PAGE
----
Founded in 1947, the VUZV – in its day a key body in zootechnics within the former Comecon – is one of the few institutes of applied research to remain under the state supervision of the Agriculture Ministry after 1989. In addition to rabbits, the centre also rears other production animals, from cattle to bees, and including fish and red deer, the latter found in abundance on the slopes of the Tatras Mountains where it is hunted as game.

    Following radical restructuring and the departure of more than half its workforce (now standing at 260), the VUZV effected a vital conversion when it added high-tech biological research to its traditional zootechnics pursuits. The change proved a success and it has been recognised as a European centre of excellence since 2002. The institute is currently participating in about a dozen international projects, including three under the Fifth Framework Programme. With congresses, scientific publications and the Agrofilm festival – organised with the support of the FAO – this biological zoo, which trains 15 PhDs a year, is a place of intense and fascinating activity. 

    Peter Chrenek, a young researcher who spent a number of years in France at the INRA’s Laboratory of Development Biology (Jouy-en-Josas), certainly finds it stimulating. In the admittedly rather rustic surroundings, he has set up the latest equipment in molecular genetics. ‘I am pleased I came back here. I am currently working on transgenic rabbits with the human factor VIII gene, a protein involved in coagulation which could be used in the treatment of haemophilia.’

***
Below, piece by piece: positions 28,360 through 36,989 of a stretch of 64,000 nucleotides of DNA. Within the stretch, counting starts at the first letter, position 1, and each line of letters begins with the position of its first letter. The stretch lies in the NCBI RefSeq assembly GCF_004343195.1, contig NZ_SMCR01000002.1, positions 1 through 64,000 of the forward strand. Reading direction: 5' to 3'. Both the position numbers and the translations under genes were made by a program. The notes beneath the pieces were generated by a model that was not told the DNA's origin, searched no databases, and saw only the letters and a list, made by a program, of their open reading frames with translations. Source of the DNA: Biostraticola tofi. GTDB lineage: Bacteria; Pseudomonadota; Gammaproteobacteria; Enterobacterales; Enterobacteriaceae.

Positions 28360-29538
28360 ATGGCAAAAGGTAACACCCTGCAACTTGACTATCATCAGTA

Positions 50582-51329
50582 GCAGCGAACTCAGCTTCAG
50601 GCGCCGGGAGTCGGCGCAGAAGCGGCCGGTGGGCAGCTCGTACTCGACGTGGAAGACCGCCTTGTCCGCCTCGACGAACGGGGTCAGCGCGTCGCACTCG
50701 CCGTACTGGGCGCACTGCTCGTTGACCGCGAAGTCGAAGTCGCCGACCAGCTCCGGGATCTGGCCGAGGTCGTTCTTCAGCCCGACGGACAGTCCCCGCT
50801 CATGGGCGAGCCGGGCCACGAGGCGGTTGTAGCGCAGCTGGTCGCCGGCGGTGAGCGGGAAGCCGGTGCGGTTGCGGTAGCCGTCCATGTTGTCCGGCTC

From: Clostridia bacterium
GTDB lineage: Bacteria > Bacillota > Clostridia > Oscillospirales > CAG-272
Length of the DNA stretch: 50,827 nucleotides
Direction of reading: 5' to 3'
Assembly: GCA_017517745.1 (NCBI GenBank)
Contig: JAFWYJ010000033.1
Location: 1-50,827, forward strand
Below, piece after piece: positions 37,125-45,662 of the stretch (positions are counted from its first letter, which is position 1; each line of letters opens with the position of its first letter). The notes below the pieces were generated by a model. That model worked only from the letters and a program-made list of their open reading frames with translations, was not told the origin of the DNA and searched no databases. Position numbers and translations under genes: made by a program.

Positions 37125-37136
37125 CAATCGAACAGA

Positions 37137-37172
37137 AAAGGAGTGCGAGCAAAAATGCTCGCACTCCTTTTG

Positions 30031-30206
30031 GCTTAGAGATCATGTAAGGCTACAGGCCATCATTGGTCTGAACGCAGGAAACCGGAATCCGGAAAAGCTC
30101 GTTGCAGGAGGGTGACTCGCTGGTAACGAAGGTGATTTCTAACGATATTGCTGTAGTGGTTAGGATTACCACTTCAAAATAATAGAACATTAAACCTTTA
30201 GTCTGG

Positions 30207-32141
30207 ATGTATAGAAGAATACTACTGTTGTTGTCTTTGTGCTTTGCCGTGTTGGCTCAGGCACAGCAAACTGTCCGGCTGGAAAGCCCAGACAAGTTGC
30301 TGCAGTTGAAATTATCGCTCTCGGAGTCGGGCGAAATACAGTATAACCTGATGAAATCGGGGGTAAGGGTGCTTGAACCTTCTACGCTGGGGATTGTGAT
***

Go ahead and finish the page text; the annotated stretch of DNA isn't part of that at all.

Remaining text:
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      ‘Did you say brain drain?’

    ‘I am going to show you the very opposite, come and see…’ The energetic Fedor Gömöry, assistant director at The Institute of Electrical Engineering (ELU) in Bratislava and head of the Department of Superconductor Physics, opens one of the doors at his centre to reveal young researchers at work – Slovakian and foreign. His laboratory, with a solid reputation in its high-tech specialisation, is largely staffed by fundamental researchers, but considerable energy is also devoted to applications, in particular in connection with a new material: magnesium boride.(1)